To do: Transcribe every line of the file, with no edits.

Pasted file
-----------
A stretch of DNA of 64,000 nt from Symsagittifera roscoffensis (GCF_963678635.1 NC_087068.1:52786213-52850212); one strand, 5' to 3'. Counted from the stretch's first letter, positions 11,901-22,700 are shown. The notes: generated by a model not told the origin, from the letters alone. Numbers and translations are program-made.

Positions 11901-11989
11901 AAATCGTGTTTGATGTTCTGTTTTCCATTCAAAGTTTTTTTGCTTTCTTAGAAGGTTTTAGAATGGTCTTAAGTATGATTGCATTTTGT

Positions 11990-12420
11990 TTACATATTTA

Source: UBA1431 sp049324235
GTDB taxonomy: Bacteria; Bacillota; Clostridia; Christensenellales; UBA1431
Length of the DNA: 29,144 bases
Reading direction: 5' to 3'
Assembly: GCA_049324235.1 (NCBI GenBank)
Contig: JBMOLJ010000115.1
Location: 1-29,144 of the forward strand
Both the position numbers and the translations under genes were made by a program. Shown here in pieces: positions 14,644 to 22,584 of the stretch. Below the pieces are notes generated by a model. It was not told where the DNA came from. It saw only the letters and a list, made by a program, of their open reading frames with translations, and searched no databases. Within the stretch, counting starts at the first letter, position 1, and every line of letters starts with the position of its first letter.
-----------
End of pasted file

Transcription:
A stretch of DNA of 64,000 nt from Symsagittifera roscoffensis (GCF_963678635.1 NC_087068.1:52786213-52850212); one strand, 5' to 3'. Counted from the stretch's first letter, positions 11,901-22,700 are shown. The notes: generated by a model not told the origin, from the letters alone. Numbers and translations are program-made.

Positions 11901-11989
11901 AAATCGTGTTTGATGTTCTGTTTTCCATTCAAAGTTTTTTTGCTTTCTTAGAAGGTTTTAGAATGGTCTTAAGTATGATTGCATTTTGT

Positions 11990-12420
11990 TTACATATTTA

Source: UBA1431 sp049324235
GTDB taxonomy: Bacteria; Bacillota; Clostridia; Christensenellales; UBA1431
Length of the DNA: 29,144 bases
Reading direction: 5' to 3'
Assembly: GCA_049324235.1 (NCBI GenBank)
Contig: JBMOLJ010000115.1
Location: 1-29,144 of the forward strand
Both the position numbers and the translations under genes were made by a program. Shown here in pieces: positions 14,644 to 22,584 of the stretch. Below the pieces are notes generated by a model. It was not told where the DNA came from. It saw only the letters and a list, made by a program, of their open reading frames with translations, and searched no databases. Within the stretch, counting starts at the first letter, position 1, and every line of letters starts with the position of its first letter.